In a boating emergency

Radio for help on

Channel 16 on VHF 
(distress and calling channel)

Channel 88 (27.880 MHz) 
on a 27 MHz radio


Call MRNSW on

9450 2468


Or call




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Current weather warnings for New South Wales / Australian Capital Territory, Australia including strong wind, gale, storm force and hurricane force wind warnings; tsunami; damaging waves; abnormally high tides; and tropical cyclones.
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News & Media

  • Full steam ahead for skipper
  • December 12, 2013

Marine Rescue Port Stephens skipper Mike Smith at the wheel of the PS Pevensey on the Murray River.

A Marine Rescue Port Stephens skipper has proven his versatility at the wheel during a recent holiday trip on the Murray River.

Coxswain Mike Smith and his wife joined friends for a tour on the largest of the paddle steamers at Echuca, the 111 foot PS Pevensey, built at the Moama slipway by Permewan Wright and Co Ltd in 1910, weighing 130 tons, with a 23 foot beam.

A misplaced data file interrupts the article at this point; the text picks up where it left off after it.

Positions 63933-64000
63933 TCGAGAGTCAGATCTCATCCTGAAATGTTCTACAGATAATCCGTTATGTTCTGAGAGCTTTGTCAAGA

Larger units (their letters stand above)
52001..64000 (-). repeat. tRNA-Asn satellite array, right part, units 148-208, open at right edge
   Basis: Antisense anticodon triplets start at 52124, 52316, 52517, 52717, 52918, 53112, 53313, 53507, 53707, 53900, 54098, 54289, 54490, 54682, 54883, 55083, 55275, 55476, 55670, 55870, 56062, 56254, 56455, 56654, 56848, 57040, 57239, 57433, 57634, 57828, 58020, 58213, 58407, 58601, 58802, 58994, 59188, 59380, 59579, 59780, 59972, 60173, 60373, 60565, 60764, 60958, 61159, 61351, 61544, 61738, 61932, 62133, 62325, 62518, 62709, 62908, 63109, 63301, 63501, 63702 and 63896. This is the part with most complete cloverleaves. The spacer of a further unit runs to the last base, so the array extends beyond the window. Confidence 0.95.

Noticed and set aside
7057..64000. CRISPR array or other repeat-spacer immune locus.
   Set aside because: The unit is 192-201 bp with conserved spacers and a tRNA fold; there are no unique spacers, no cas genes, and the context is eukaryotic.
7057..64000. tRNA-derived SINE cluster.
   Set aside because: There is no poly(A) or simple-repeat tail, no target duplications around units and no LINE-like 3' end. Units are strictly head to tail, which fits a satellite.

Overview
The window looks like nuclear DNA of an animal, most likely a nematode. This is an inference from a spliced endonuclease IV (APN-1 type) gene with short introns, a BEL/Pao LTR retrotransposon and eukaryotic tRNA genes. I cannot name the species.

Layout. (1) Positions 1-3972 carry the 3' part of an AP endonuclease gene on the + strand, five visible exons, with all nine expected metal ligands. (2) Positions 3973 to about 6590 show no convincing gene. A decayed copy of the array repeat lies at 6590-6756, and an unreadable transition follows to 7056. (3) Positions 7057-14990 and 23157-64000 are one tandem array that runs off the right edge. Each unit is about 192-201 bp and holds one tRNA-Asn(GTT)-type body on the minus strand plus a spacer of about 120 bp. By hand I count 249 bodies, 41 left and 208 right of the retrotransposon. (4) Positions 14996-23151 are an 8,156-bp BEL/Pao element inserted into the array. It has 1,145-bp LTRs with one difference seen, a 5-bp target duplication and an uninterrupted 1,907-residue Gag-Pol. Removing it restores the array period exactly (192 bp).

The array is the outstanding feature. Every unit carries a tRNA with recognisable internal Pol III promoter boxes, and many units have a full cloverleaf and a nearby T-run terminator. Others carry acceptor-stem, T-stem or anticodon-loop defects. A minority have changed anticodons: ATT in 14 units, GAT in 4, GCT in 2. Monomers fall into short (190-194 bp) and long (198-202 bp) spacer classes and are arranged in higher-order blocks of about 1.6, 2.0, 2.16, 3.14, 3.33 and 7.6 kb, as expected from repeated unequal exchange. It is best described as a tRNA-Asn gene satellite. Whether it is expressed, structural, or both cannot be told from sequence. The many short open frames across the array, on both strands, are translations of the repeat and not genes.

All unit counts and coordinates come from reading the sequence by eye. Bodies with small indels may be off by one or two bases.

Pevensey still has its original two-cylinder Marshall and Sons steam engine, which operates fully laden on a ton of red gum wood an hour.

The iron and timber vessel was named after a sheep station on the Murrumbidgee River.

After the end of the river trade Pevensey was tied up for a time at Mildura, before going to Echuca to be restored in 1973.

Where it had previously carried up to 815 bales of wool at a time, Pevensey now works as a tour boat, carrying 100 people on each cruise.

After Mike made himself known to the skipper on the vessel’s outward journey, he was offered the wheel on the return trip of about 20 minutes.

“The vessel has no rudder, so the wheel was very heavy to operate, nothing like the power steering of our vessels,” he said.

“You have to be well ahead of the game in manoeuvring the vessel around the tight bends of the river. Turning the wheel to starboard has the effect of increasing the speed of the port paddlewheel and vice versa in turning to port.

“I was quite pleased when (the skipper) recovered the wheel coming in to the Echuca berth.”

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